Secretary Mnuchin and Chairman Powell both recently advised about the need to raise the debt ceiling, with Chairman Powell indicating dire consequences would flow if the debt ceiling was not raised. In fact, he called it “unimaginable”, a less sophisticated description is “are you kidding? You really don’t understand the consequences”. This battle has been ongoing for more years than I can count, and it was Republicans from 2010 through 2016 who railed against raising the debt, of course they are same group that railed against deficits, yet they voted to impose a tax cut which is on target to raise the debt by almost $1 trillion. One of the interesting aspects of this crisis is that tax revenue has fallen well short of what was projected by the Trump administration resulting in less revenue. To the most rational economist, this is not a surprise, and to most people with common sense, it is not a surprise. It will be interesting to see how Republicans respond to this call from Secretary Mnuchin and Fed Chairman Powell in the Senate. Democrats have a long history of agreeing to raise the debt ceiling as they recognized the consequences of a failure to do so. So far, no tweets from POTUS.
The House passed a $733 billion defense authorization bill. The House inserted a provision that will require the President to obtain Congress’ approval before authorizing military force against Iran. The President has hinted, not so subtly, that he will veto this bill. This has been an ongoing struggle in terms of the Presidential war powers for years. Retired Congressman Chris Gibson was a strong supporter of limiting the President’s war powers and requiring Congressional action before deploying troops. Congressman Gibson, as you may recall, is a retired Army Colonel who had real time experience being deployed as a result of a Presidential action. I think Congressman Gibson and the Democratic majority are absolutely correct about the executive’s expansion of that power for more than half a century. It is time to rein it in. We have grown accustom to deploying troops, and in large measure that is because the general public is not being deployed as they were during World War II, the Korean War and Viet Nam. I hope the Senate has the same courage to act to rein in the executive as the House.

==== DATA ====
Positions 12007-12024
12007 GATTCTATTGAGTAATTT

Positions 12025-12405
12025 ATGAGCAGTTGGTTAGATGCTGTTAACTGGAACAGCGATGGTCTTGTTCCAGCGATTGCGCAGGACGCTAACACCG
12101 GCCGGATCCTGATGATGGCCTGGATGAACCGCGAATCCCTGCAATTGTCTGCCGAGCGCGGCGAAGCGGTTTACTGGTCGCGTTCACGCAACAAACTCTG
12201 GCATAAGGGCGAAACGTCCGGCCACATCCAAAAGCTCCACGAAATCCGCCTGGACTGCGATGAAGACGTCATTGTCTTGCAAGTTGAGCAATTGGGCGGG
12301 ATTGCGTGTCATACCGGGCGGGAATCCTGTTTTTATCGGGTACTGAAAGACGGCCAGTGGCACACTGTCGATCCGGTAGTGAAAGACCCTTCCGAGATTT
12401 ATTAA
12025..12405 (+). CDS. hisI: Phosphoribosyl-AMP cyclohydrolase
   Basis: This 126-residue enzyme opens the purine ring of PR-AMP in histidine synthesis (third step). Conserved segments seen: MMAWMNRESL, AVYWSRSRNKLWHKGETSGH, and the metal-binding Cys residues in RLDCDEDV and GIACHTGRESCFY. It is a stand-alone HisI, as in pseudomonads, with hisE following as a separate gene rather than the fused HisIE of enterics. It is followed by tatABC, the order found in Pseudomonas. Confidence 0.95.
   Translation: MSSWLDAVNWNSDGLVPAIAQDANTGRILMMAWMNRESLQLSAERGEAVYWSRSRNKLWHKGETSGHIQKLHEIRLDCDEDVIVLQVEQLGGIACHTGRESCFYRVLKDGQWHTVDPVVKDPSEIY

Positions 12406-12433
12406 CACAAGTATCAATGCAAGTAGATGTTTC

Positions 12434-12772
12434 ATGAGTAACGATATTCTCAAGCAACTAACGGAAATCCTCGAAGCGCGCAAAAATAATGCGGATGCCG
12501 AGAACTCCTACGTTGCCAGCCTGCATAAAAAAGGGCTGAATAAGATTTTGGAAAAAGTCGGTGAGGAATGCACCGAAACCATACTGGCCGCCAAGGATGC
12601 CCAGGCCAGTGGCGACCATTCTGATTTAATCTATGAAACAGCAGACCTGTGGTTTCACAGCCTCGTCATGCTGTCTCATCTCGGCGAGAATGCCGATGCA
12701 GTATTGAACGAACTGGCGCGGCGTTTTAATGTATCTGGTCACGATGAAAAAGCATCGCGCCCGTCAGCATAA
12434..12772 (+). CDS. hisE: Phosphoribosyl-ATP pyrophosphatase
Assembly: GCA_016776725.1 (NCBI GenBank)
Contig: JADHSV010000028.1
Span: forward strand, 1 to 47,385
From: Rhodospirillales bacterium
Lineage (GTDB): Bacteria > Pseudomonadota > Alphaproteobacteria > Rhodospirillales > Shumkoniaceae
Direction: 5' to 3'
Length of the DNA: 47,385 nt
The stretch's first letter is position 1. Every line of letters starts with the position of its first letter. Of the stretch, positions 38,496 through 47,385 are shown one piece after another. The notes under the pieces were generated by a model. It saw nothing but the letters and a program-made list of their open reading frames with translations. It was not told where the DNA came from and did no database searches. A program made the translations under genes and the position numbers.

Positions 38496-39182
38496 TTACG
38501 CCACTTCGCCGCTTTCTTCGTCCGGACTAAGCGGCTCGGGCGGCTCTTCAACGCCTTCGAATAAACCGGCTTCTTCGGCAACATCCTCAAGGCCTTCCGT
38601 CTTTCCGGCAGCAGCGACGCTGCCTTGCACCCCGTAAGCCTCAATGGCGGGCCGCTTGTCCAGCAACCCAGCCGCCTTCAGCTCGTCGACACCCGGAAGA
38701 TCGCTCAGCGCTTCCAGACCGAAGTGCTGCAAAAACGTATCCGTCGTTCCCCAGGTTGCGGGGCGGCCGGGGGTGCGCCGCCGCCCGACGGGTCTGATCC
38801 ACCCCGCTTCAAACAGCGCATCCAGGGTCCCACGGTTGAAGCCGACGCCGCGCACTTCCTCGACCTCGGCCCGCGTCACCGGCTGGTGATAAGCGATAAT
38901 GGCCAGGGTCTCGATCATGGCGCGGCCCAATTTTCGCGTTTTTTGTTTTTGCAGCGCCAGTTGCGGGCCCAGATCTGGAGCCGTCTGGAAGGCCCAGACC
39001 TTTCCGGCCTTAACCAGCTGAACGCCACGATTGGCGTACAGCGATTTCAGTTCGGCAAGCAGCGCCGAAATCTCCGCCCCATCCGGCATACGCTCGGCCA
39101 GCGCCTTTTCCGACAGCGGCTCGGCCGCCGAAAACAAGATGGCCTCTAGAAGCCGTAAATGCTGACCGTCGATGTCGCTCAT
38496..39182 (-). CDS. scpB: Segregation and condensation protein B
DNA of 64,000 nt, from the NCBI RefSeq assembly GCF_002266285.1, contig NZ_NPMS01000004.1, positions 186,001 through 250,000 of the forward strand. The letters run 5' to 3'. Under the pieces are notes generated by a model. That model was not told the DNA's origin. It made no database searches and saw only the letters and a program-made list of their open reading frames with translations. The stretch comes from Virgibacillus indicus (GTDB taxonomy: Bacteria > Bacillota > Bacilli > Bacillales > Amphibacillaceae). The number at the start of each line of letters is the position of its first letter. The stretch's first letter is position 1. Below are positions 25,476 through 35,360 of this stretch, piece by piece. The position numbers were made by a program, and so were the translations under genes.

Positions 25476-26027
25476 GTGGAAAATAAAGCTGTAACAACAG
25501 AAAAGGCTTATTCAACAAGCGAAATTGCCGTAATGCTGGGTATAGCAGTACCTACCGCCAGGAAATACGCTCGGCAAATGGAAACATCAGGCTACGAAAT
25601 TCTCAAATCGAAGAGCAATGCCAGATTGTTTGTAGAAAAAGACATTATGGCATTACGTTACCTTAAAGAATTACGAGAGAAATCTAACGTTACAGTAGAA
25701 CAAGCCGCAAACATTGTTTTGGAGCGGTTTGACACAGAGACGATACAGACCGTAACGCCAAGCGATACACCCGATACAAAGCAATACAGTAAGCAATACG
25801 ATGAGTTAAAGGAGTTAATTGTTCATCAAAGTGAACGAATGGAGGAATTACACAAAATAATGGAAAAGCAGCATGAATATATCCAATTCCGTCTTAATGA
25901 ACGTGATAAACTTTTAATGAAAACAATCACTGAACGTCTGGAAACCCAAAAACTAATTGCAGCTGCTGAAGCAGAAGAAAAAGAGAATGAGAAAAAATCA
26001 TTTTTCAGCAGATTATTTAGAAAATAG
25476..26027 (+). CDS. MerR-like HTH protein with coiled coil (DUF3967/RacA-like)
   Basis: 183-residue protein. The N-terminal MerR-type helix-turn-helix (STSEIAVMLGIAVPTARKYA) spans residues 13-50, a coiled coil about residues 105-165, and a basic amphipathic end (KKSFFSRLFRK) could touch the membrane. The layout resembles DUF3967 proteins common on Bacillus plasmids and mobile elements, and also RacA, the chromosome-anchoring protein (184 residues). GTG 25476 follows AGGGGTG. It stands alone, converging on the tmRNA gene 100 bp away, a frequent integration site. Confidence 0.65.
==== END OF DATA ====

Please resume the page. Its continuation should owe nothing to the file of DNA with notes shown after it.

The nuclear deal with Iran has been back in the news because the Iranians announced that they have reached certain levels of Uranium production which brings them closer to the production of a nuclear weapon. Mr. Trump is now reverting to language which experts believe brings him very close to the deal which President Obama struck with Iran in the past. This is incredibly ironic because Mr. Trump has basically said that the deal that President Obama made was the worst ever and as always, he uses language which is flamboyant, but frequently imprecise so it’s difficult to know exactly where he’s going or what he wants to accomplish. If the Obama deal were to be reinstated, it’s quite likely that the Iranian’s would agree to it, although I suspect they believe they have POTUS a bit over the barrel now and would get more in concessions then they might have had President Trump not moved in this direction. None the less, I suspect the spin will be that the is a Trump Agreement and he will ignore the parallels with the Obama Agreement. The end result: it is important that we have a deal that keeps nuclear weapons from the Iranians, how we get there is a little more confused and the likely will have more than a few Tweets explaining it.
POTUS announced new Buy America requirements which will dramatically impact Canada and to a lesser extent, Mexico. The new rules require: 95% of steel in roads and bridges be from the U.S.; general U.S. content increased to 75% from 50%. Mr. Ford, the Premier of Ontario, labeled this announcement as deeply troubling. As a Canadian he’s right, as an American this may be the first trade action that could actually bring back manufacturing jobs to the U.S.